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Ton de Leeuw - Mouvements Rétrogrades (1)

1y ago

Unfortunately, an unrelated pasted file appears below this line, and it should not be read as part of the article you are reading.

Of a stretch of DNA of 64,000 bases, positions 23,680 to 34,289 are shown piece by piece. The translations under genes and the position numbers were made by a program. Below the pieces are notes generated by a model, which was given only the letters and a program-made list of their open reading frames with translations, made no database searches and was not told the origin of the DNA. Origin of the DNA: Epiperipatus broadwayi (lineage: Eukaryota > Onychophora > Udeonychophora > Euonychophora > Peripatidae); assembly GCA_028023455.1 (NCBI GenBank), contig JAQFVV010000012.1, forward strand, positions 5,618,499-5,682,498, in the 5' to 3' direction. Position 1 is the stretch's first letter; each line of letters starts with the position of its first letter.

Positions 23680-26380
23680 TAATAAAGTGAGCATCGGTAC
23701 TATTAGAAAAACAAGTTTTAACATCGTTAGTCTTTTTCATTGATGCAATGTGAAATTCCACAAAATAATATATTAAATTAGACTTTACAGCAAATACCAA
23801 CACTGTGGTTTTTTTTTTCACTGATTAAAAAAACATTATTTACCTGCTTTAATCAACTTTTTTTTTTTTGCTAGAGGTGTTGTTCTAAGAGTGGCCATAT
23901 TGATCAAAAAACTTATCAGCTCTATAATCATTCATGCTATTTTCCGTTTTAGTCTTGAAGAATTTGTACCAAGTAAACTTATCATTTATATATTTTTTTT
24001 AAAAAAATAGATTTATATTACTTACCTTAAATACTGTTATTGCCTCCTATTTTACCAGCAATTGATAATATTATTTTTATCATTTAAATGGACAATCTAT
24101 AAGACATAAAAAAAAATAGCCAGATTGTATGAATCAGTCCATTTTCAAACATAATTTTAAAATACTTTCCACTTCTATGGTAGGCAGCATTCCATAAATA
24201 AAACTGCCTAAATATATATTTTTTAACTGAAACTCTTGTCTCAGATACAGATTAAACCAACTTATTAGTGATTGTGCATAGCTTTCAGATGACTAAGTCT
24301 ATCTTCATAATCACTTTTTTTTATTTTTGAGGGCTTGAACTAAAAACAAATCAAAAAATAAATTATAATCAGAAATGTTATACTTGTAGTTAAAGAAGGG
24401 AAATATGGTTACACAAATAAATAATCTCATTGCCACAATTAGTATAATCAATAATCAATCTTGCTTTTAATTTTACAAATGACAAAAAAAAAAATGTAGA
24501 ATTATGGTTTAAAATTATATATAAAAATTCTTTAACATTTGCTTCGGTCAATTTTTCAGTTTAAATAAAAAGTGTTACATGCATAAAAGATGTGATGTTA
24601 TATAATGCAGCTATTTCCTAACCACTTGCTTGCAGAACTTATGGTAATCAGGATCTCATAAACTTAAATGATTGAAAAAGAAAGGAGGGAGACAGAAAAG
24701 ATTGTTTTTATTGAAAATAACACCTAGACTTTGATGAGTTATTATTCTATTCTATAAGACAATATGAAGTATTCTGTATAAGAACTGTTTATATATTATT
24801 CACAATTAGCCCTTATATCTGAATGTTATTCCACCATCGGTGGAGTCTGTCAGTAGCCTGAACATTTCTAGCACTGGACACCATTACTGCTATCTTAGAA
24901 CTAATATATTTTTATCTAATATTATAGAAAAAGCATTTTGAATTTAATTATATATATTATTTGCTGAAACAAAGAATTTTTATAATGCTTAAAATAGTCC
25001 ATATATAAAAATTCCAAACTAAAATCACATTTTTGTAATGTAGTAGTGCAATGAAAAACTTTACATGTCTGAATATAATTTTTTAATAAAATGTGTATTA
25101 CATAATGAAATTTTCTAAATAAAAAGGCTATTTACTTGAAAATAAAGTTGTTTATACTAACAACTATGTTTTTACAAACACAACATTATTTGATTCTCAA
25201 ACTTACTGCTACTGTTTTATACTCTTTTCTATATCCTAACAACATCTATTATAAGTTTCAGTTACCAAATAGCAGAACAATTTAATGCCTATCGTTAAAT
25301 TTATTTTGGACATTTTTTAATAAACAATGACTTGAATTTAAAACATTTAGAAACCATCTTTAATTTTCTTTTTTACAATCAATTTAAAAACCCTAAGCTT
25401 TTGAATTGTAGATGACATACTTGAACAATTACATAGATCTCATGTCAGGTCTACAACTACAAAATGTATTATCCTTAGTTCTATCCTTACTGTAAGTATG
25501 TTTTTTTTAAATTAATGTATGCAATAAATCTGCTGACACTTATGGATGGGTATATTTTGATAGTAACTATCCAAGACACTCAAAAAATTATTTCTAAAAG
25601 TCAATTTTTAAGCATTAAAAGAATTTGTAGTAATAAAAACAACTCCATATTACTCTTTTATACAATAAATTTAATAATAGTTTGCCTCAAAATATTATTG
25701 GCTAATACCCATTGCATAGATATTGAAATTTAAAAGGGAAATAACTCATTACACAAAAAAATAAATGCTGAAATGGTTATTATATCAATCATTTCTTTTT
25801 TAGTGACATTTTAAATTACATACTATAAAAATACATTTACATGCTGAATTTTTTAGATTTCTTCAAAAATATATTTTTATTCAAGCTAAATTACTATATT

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Ton de Leeuw (1926-1996) Mouvements Rétrogrades (1957) Orchestra: Koninklijk Concertgebouworkest Conductor: George Szell As a student of Badings and for a while after, de Leeuw was influenced by Bartók, Hindemith and Pijper, for example in the Sonata for two pianos (1950), which exhibits Pijpers germ cell technique. However, after hearing Webern at the Darmstadt summer courses in 1953, he rapidly turned to an exploration of total chromaticism and serialism, one of the first Dutch composers so to do. Mouvements rétrogrades (1957) typifies de Leeuws careful approach, each of its ten movements twice presenting a rhythmic mirror form. Based on a pan-chromatic harmonic grid of four augmented triads, the music is related by the composer to the image of a revolving crystal that remains the same in itself, but continually reflects light in different ways. In the same year as the Mouvements, de Leeuw wrote the serial Electronic Study, and, as with serialism, his electronic work played an important introductory role to the medium for many in the Netherlands. The String Quartet no.1 (1958) still employs a strict serial technique, applied to durations (including rests) and dynamics. However, allied to Webern and Japanese traditional music especially through the surrounding of note patterns by silence it is consciously distant from, as de Leeuw saw it, the latent Expressionism in serialism. A meeting with Cage at the 1958 World Exhibition in Brussels helped to distance de Leeuw further from serial thought, though he was not entirely sympathetic to Cages concepts of chance and indeterminacy. De Leeuws visit to India in 1961 led to his hearing the dhrupad singers Ustad Moinuddin and Ustad Aminuddin Dagar in Delhi; they made a lasting impression and provoked a deep interest in melodic, rhythmic and timbral sophistication. The opening of Symphonies of Winds (1963) reflects this Indian experience: it is a cumulative presentation of a fixed field of melodic formulas, modelled upon the classical Indian ālāp, which was to inspire the opening of many later compositions too, e.g. Mountains (1977) and Résonances (19845). However, Symphonies of Winds also presents a quotation from Symphonies of Wind Instruments by Stravinsky, to whom the piece is dedicated, the work thus marking the start of a period in which de Leeuw turned to past Western music, as well as to non-Western traditions.